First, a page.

Easter Food Traditions in America
Easter is a holiday deeply rooted in tradition. Every family has their own Easter festivities, from going to church to Easter eggs hunts in the backyard. However, many traditions remain the same no matter where you go in the US, especially when it comes to the food served on this holy holiday.
While you may be familiar with the classic Easter ham, you may not know why ham is such a popular Easter food. So let’s find out!
From chocolate Easter bunnies to hot cross buns, we will tell you all about the most popular Easter food traditions in the US and how they came to be.
9 Easter Food Traditions in the US
1. Hot Cross Buns
Hot cross buns are a sweet Easter staple. They are yeast-raised rolls that are classically made with butter, milk, cinnamon, and raisins. The buns are garnished with a cross made from either orange peels or frosting. Some bakers simply score the buns before baking to make the cross symbol embedded into the roll.
Nobody knows exactly when hot cross buns became part of the Easter day tradition but the buns themselves date back to the middle ages. They are also a popular Easter treat in Ireland.
Many believe that Christian monks first developed hot cross buns and gave them out to the poor. In the 1500s, people thought the buns contained magical powers so Queen Elizabeth I banned their sale so the magic wouldn’t be abused. She allowed hot cross buns to be sold only on Good Friday, Christmas, and at funerals.
The most widely accepted story of hot cross buns at Easter is that the buns were forbidden during Lent, when dairy couldn’t be eaten. On Easter, when dairy was allowed again, hot cross buns would be baked and savored. The spices in the buns represent the spices used to embalm Jesus and the cross on top represents the crucifixion of Jesus Christ.
No matter why hot cross buns are an easter tradition, they are quite delicious especially when served warm. You can find them in almost every bakery in the US around Easter time or try making your own at home.
2. Chocolate Eggs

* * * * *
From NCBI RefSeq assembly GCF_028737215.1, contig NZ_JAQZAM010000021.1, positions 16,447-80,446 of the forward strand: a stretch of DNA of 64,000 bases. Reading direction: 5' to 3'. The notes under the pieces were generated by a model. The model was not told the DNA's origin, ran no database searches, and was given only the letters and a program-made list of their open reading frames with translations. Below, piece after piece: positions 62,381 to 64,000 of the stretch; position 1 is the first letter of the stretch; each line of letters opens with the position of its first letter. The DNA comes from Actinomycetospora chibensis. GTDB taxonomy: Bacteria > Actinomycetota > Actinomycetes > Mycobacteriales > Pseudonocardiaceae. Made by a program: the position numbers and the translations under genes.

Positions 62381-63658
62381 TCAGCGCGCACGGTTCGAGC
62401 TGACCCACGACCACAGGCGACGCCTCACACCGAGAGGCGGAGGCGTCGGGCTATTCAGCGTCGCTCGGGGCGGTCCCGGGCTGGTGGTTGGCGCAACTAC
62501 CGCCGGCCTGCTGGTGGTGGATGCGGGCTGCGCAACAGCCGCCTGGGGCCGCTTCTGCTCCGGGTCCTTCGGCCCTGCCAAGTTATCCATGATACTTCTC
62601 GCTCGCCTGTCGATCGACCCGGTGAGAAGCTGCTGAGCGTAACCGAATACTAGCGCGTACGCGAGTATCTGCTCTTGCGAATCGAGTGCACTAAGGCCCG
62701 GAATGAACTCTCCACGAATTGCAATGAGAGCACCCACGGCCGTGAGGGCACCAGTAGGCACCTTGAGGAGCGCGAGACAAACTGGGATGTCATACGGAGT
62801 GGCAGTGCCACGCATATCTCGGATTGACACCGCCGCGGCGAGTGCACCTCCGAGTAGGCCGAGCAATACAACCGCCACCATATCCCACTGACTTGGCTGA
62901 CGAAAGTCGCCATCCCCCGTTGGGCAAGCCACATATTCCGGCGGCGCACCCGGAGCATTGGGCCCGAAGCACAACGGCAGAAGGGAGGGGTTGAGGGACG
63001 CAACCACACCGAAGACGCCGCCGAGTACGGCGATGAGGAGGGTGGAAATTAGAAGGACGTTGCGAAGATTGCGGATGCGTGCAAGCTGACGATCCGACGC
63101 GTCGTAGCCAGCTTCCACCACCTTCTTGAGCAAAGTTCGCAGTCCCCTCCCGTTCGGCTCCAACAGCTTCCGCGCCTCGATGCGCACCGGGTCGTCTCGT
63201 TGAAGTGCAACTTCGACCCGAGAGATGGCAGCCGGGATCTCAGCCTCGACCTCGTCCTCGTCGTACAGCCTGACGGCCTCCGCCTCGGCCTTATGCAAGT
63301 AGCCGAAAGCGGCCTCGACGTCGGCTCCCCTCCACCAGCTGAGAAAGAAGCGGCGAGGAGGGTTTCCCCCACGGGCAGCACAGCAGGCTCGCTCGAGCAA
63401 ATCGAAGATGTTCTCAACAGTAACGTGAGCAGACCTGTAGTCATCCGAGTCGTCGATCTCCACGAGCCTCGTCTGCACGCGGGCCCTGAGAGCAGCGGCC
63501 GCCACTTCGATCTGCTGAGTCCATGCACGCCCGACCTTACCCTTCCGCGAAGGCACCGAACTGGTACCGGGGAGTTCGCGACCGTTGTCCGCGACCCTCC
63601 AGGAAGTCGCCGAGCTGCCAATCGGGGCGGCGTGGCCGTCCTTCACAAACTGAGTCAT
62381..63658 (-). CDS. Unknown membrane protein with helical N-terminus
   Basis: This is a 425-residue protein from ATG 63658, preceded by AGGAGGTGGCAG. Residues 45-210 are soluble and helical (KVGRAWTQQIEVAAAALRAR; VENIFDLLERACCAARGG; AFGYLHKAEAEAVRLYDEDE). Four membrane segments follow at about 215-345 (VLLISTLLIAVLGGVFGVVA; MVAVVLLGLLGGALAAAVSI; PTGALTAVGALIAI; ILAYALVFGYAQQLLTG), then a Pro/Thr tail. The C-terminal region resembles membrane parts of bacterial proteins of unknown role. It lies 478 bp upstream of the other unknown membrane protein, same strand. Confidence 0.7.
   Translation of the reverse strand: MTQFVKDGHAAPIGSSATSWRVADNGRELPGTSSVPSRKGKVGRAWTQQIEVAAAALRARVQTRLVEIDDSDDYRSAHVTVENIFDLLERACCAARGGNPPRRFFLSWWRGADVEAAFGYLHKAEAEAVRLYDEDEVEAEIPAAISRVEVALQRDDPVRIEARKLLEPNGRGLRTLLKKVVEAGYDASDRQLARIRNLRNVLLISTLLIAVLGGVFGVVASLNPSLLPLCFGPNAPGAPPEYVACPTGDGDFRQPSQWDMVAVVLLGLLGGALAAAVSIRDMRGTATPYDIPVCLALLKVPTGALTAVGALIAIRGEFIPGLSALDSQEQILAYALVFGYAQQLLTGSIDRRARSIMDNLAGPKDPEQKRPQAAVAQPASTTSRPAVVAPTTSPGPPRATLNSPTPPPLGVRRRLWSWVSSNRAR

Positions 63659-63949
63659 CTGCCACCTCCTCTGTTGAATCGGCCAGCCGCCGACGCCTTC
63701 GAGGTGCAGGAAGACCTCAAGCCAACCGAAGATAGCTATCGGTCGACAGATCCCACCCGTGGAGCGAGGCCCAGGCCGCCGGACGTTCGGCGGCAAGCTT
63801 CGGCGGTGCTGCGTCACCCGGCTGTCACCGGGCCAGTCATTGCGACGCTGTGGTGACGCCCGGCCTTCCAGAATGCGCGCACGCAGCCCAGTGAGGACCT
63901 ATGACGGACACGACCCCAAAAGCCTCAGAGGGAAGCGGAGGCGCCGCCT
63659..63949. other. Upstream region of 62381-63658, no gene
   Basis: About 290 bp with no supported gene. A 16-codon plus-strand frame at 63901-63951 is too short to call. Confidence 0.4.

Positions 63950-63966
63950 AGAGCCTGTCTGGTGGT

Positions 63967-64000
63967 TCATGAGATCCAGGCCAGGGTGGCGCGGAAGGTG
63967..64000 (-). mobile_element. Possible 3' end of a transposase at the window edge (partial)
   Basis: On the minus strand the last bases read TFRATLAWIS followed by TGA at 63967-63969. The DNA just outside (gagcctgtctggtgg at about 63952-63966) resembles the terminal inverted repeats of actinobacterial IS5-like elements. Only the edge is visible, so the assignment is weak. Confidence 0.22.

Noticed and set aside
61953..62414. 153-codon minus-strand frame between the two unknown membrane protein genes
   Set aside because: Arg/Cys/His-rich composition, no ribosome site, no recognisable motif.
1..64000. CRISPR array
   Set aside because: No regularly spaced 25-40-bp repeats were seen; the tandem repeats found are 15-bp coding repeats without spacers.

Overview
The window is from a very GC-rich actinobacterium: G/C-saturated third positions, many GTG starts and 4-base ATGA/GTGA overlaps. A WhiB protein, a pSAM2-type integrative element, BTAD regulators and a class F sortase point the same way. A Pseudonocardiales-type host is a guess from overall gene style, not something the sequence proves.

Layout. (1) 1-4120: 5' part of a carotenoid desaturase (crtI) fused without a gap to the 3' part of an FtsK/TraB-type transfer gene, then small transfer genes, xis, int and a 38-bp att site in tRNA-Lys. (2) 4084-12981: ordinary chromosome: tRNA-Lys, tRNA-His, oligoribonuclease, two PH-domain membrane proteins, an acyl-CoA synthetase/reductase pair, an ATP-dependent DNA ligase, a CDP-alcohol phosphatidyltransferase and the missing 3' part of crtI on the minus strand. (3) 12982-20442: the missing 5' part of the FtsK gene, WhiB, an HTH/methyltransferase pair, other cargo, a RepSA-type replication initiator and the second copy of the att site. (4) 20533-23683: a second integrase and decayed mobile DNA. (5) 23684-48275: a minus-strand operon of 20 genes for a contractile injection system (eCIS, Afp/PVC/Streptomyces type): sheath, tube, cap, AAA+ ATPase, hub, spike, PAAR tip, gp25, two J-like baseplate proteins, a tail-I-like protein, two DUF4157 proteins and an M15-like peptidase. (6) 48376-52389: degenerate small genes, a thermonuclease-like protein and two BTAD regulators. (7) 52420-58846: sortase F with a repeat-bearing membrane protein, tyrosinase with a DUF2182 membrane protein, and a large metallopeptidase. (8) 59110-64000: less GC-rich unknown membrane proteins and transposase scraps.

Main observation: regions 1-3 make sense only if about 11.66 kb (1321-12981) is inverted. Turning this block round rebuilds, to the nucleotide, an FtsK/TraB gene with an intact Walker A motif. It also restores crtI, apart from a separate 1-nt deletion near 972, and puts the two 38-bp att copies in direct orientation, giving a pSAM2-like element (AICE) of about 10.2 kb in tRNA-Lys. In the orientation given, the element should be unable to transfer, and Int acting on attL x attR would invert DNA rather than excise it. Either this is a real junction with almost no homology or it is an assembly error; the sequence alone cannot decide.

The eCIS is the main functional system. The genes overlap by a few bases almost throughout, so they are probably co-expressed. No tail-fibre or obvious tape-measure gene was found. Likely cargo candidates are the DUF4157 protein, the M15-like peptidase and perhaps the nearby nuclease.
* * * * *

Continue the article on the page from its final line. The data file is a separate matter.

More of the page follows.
Come Easter time, chocolate eggs start lining the shelves of grocery and candy stores. But what do eggs have to do with Easter? And how did chocolate eggs become an Easter tradition?
Christians are not allowed to eat eggs during the period of Lent. Eating eggs on Easter Sunday, at the end of Lent, became a traditional way of celebrating the end of Lent. Eggs also represent rebirth and are symbolic of new beginnings since they contain new life. You can view eggs in relation to Jesus’s rebirth and see why they are an Easter classic.
Chocolate eggs, specifically, were not part of the Easter season until the Cadbury chocolate company started making chocolate eggs around 1875. The eggs were marketed and sold during Easter and were quite popular, especially with children. The tradition of chocolate eggs on Easter stuck and is still one that many of us enjoy today.
Small, chick-shaped marshmallows are an Easter staple that is quite a mystery. There is great speculation as to why Peeps are a symbol of Easter and we may never know exactly why Peeps and Easter go hand in hand.
Peeps and chicks in general do not have much to do with Jesus or the celebration of Easter as a religious holiday. Although, just as eggs represent rebirth, chicks can be equated with new life. Easter is a holiday that reflects on new beginnings and you could say the chick fits into this metaphor.
No matter the reason why Peeps are part of Easter, we think that they are here to stay. In fact, Americans will purchase about 700 million Marshmallow Peeps this Easter. Sounds like this is an Easter food tradition that is here to stay!
4. Easter Bread
Bread is very often associated with Jesus. It is used to symbolize the body of Christ and has always been a part of the Easter celebration. The type of bread enjoyed on Easter varies from country to country but it is typically a sweet, yeast-raised bread.